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Goal: 35,000 Progress: 6,715
Sponsored by: The Veterans Site

One homeless veteran is too many, especially when the solutions to veteran homelessness have been demonstrated with a resounding effect in communities across the country.

The Housing First program in Utah, providing clients vital services and utilities for a cost of either 30 percent of income or up to $50 a month, helped decrease the state's chronically homeless population by 91 percent, from around 2,000 people in 2005, to under 200 today, as reported by NPR.

The State of Utah has a few factors playing out in its favor, including a small population and the full support of the Church of Jesus Christ of Latter Day Saints, but that's not to say the Housing First Program could not be replicated to great success in other states.

Despite promises to end veteran homelessness, the government has fallen far short of its goal. Furthermore, the associated costs of chronic homelessness--incarceration, hospital visits, and detox programs--are estimated by the US Department of Housing and Urban Development to be much more than just the cost of a home.

According to a report by the United States Interagency Council on Homelessness, "Without connections to the right types of care, they cycle in and out of hospital emergency departments and inpatient beds, detox programs, jails, prisons, and psychiatric institutions—all at high public expense. Some studies have found that leaving a person to remain chronically homeless costs taxpayers as much as $30,000 to $50,000 per year."

If it costs us more to leave homeless people on the streets, why isn't more being done?

The U.S. Department of Veterans Affairs has the power to replicate effective solutions like Utah's Housing First program in cities across the country. By coordinating communication between VA hospitals, local homeless shelters, and local Housing First administrators, the programs could be tailored to work within each community's existing framework, finding veterans safe and secure homes quickly and with compassion.

Sign below to urge the United States Secretary of Veterans Affairs to increase funding and implementation of these programs.

Sign Here

To the United States Secretary of Veterans Affairs,

Many of the veterans that have so bravely and selflessly served this great nation are now suffering in the streets, without homes, trapped in a perpetual cycle of pain and indignity.

These numbers are unjustifiable, and the added costs of chronic homelessness, including emergency room bills, detox programs, and incarceration, will continue to drive us deeper into debt than it would if we simply housed these people.

Secretary, I implore you to look to the successes of the Housing First program in Utah as a model to use in other communities where veteran homelessness is an issue. Housing First effectively decreased Utah's chronic homeless population by 91 percent, and as a country that supports its veterans, we have no excuse not to try it in other communities.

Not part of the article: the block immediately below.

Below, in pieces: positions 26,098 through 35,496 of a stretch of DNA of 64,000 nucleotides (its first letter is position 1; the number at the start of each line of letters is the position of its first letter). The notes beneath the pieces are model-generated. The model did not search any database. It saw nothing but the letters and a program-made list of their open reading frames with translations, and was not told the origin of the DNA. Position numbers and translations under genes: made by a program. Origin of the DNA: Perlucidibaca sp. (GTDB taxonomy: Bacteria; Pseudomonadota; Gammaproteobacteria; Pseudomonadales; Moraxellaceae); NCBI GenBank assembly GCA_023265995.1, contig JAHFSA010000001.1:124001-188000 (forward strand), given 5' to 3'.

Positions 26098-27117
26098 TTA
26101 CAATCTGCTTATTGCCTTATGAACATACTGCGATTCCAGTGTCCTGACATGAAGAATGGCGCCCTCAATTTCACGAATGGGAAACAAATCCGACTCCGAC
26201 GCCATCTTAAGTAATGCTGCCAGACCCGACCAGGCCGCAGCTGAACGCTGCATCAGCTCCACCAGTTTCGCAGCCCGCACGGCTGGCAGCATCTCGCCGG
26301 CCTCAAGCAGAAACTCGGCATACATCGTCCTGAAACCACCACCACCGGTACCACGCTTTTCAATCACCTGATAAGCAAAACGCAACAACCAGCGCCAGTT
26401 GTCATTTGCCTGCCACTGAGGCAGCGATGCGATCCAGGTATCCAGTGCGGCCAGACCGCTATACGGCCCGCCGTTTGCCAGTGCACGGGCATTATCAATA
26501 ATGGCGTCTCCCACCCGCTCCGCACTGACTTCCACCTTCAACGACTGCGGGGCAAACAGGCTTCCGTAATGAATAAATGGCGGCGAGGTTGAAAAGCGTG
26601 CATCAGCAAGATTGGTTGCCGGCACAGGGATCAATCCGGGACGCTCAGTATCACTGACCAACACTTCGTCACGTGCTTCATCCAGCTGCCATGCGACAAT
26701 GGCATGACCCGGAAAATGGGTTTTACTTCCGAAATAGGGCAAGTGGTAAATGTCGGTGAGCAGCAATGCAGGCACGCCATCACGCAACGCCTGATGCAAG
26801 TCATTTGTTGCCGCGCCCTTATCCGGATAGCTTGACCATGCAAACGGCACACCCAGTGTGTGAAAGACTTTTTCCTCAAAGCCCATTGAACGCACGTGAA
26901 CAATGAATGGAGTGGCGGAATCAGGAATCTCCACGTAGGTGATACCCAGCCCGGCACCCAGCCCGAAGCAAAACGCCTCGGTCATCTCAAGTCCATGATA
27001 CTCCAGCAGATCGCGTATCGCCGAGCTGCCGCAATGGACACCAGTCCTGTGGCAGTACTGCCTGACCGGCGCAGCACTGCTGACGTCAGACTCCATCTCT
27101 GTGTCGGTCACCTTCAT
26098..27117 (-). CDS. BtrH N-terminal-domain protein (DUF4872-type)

President Barack Obama and VA Secretary Eric Shinseki pledged in 2009 to end veteran homelessness by 2015. That goal has obviously not been met.

These men and women deserve better lives. They have served us, and it's time we serve them.


Petition Signatures

Jun 18, 2018 Bridget Hopper
Jun 16, 2018 kathy Patton
Jun 14, 2018 Diana Dee
Jun 14, 2018 John Dalla
Jun 14, 2018 Bob Thomas
Jun 14, 2018 Donna Ventola
Jun 14, 2018 Maria Flores
Jun 14, 2018 Christina Edwards
Jun 12, 2018 Deborah Ward What is wrong with our world today. Quit giving our resources away to foreigners both in other countries and here in the US and help the veterans that have spent their lives being let down by their own country!
Jun 12, 2018 Claudia Svoboda
Jun 11, 2018 Linda Wiltshire
Jun 11, 2018 Dawn Olsen
Jun 7, 2018 Harry Neyer
Jun 6, 2018 Robert Furem
Jun 4, 2018 Carl O Connor
Jun 1, 2018 Sheila Parks
May 22, 2018 Aliyah Khan
May 19, 2018 Donna Selquist
May 19, 2018 Elaine Dunn
May 9, 2018 Lynne Minore
May 8, 2018 suzanne caruso
May 8, 2018 Sandra Knapp It is a blot on American government that they do not/cannot care for their servicemen and women.
May 8, 2018 Paula Keenum
May 7, 2018 Krisin Conrad
May 7, 2018 Carolyn Turner
May 5, 2018 John Cooper
May 5, 2018 Margaret Dominguez These men & women gave up everything so we could live a life of freedom ! Why is this even an issue ? HELP THEM !
May 4, 2018 Christie Rawls
May 4, 2018 Carole Kubik
May 4, 2018 Bonnie Steiger
May 4, 2018 Alan Dion
May 4, 2018 Laura Page Yes please support our US veterans. Thank you.
May 4, 2018 Rose Pavia Please help them.
May 3, 2018 Rob Dexter
May 3, 2018 Melinda Shaw They’ve served and sacrificed. How can this country ignore their plight? This is the richest country on earth, there’s no excuse!
May 3, 2018 Thom & Diane Danfield The cost of properly caring for our veterans is very meager compared to ridiculous political stunts like the Mexico/U.S. Border Wall, et al. It is time to right this wrong; stop playing political games with the resources of our country, e.g. our vets!!!
May 2, 2018 Diane Kazimir
May 2, 2018 Patricia Gillespie
Apr 25, 2018 Sophie Benger
Apr 22, 2018 Ms. Jocelyn Valdez-Loqui
Apr 18, 2018 (Name not displayed)
Apr 17, 2018 Pamela Dugan
Apr 17, 2018 Norma Sutcliffe
Apr 17, 2018 Mary jackson
Apr 17, 2018 Ed Zehel
Apr 17, 2018 Maxine DeBellis
Apr 16, 2018 Peter C Krebs
Apr 16, 2018 Patti Bailley
Apr 16, 2018 SUSAN BAILEY

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